West Indies achieved an historic and satisfying triumph over Australia in their three-match series that formed part of an unusual and revolutionary season for that country in 1979-80. In five previous tours of Australia, West Indies had always been the losers, defeat often so great as to amount to humiliation. This time they were not to be denied, converting their clear superiority over Australia into massive victories in the last two Tests after the first had been drawn.
The result was especially pleasing as this team included nine of those who had endured the 5-1 drubbing four years earlier, captain Lloyd and vice-captain Deryck Murray among them. However, they were well prepared, all but six of the party having been members of the World Series Cricket West Indies squad which had played in Australia over the two previous seasons.
Not only did West Indies retain the Worrell Trophy by securing the Test series; they also confirmed their standing as the game's most efficient limited-overs combination by defeating England in the finals of the limited-overs Benson and Hedges World Series Cup. The large proportion of the major honours - and the prize money - was theirs. Vivian Richards was voted the outstanding player of both the Test and limited-overs series, and Gordon Greenidge the player of the limited-overs finals. The team's winnings amounted to $A86,000.
West Indies' success was based principally on the magnificent batting of Richards and on their quartet of fast bowlers - Robert, Holding, Garner and Croft - who maintained persistent pressure on opposing batsmen and were well supported by safe-handed close-catching. In addition, an intensive physical fitness schedule paid dividends in reducing injuries to a minimum.
Few individuals have so dominated a season as Richards did this one. Statistics help tell some of the story. In the Tests, he scored 140 at Brisbane, 96 at Melbourne, and 76 and 74 at Adelaide. In the World Series Cup, his sequence was 9, 153 not out, 62, 85 not out, 88, 23 and 65. Outside the Tests he batted in only two first-class innings, scoring 79 and 127. He gathered his runs with the command and range of strokes of the truly great batsmen, scoring freely against bowling of every type. That he has suffering at the time from groin and back trouble so acute that he was often forced to limp painfully emphasised the extraordinary nature of his performance.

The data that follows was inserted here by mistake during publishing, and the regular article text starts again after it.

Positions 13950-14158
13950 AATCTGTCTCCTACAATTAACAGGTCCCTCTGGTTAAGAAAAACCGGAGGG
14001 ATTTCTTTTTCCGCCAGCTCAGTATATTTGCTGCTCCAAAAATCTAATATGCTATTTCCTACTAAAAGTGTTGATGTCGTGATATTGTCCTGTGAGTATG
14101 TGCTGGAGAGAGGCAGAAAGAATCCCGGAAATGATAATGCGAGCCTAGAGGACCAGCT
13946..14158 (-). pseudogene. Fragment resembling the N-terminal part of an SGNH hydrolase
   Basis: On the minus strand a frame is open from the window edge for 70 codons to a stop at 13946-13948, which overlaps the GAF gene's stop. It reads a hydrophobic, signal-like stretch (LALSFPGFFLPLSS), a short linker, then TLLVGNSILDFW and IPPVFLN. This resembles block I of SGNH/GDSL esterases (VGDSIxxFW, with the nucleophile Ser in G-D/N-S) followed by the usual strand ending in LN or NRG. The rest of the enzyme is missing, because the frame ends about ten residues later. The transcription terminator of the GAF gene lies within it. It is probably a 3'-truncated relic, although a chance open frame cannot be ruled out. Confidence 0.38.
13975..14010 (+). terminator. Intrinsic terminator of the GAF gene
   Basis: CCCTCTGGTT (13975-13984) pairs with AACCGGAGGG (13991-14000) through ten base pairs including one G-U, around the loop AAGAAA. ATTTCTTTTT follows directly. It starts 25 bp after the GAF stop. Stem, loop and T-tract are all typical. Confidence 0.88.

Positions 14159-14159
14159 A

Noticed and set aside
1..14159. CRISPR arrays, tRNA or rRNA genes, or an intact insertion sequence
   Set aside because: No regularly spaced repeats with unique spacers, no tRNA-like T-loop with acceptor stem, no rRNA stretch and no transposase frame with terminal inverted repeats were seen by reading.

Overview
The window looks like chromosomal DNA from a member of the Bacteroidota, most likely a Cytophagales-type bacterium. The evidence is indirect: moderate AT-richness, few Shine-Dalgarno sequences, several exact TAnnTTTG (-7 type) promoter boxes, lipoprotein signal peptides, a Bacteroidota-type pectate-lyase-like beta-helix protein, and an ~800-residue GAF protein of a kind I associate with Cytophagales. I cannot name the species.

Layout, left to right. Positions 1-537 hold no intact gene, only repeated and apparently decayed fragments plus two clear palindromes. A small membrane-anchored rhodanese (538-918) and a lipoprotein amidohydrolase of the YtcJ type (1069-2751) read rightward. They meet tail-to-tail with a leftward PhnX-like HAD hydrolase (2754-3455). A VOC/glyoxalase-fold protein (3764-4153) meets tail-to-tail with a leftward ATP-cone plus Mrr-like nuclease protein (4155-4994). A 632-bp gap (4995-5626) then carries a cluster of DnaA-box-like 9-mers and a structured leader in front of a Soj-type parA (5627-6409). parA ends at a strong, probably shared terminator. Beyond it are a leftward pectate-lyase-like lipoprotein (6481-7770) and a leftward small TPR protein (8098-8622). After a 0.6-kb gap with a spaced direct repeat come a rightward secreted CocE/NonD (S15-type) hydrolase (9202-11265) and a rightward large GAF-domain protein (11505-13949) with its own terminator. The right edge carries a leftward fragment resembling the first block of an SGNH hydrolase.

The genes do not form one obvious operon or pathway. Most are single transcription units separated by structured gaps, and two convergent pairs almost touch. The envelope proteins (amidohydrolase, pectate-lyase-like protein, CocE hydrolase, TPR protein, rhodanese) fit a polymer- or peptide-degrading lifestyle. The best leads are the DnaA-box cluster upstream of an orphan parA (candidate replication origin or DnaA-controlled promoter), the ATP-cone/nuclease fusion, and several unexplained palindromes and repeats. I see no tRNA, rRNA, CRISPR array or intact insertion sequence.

The batting of his team-mates suffered by comparison. None of them could find consistent form although Lloyd, at the end of a season troubled by injury and self-doubt, contributed a vital and typically belligerent century on the first day of the final Test. Greenidge improved steadily from an uncertain beginning and played two sterling innings in the one-day finals, while Kallicharran chose the very last opportunity to register his only significant score of the series, a century in the second innings of the final Test. In the field, Lloyd always had at his disposal an almost irresistible form of attack, he and his co-selectors adhering rigidly to a policy of pace to the exclusion of spin.
Whereas West Indies possessed a stronger, fitter and better prepared team than they had four years earlier, the Australians were nothing like the force they were then. Greg Chappell, reinstated as captain, and Lillee, slower but shrewder, remained their outstanding individuals. Yet too much depended on these two, and the strain told. Chappell, after batting with all his old authority in the first Test, fell three times in his last four innings to the bouncer. His vice-captain, Hughes, played freely in the second innings at Brisbane and Melbourne, but the only batsman who scored with any consistency was the diminutive Western Australian opener, Laird. In his first Test series. Laird showed determination and courage, passing 50 in four of his six innings.
Perhaps Australia's biggest disappointments were in the lack of support for Lillee, the failure of Marsh's batting, and the lack of an adequate all-rounder. There were well-founded local hopes that, with Lillee and Thomson now joined by Hogg, the pace of the West Indians would be matched ball for ball. Instead, Thomson, troubled by injury, was not half the menace he had been, and Hogg was also reduced by injury, a disheartening blow following his exploits of the previous season against England. It was left to the veteran left-armer Dymock to fill the gap, which he tried nobly to do. Australia might have turned more to spin, but in the event the three spinners used, Bright, Higgs and Mallett, each played in only a single Test against West Indies.
Arranged as it was with the emphasis on the Tests and limited-overs internationals, the tour offered little opportunity for the reserve players, whose cricketing education suffered as a result. It was this aspect of the experimental, triangular international arrangement which caused most concern, although there was a body of opinion that the format of this exceptional season would be the prototype of future international cricket. As to this, only time will tell.
Test matches - Played 3: Won 2, Drawn 1.
First-class matches - Played 7: Won 5, Lost 1, Drawn 1.
Wins - Australia (2), South Australia, Tasmania, Tasmania Invitation XI.
Loss - Western Australia.
Draw - Australia.
Non first-class matches - Played 14: Won 8, Lost 4, Drawn 2. Abandoned 1. Wins - Australia (1), ACT and District, England (4), Queensland Country Xl, Western Australia. Losses - Australia (3), England (1). Draws - Geelong and District, Victoria Country XI.
Match reports for
Match reports for
South Australia v West Indians at Adelaide, Nov 16-18, 1979
Tasmania Invitation XI v West Indians at Devonport, Nov 23-25, 1979
Western Australia v West Indians at Perth, Jan 5-7, 1980
9th Match: England v West Indies at Melbourne, Jan 12, 1980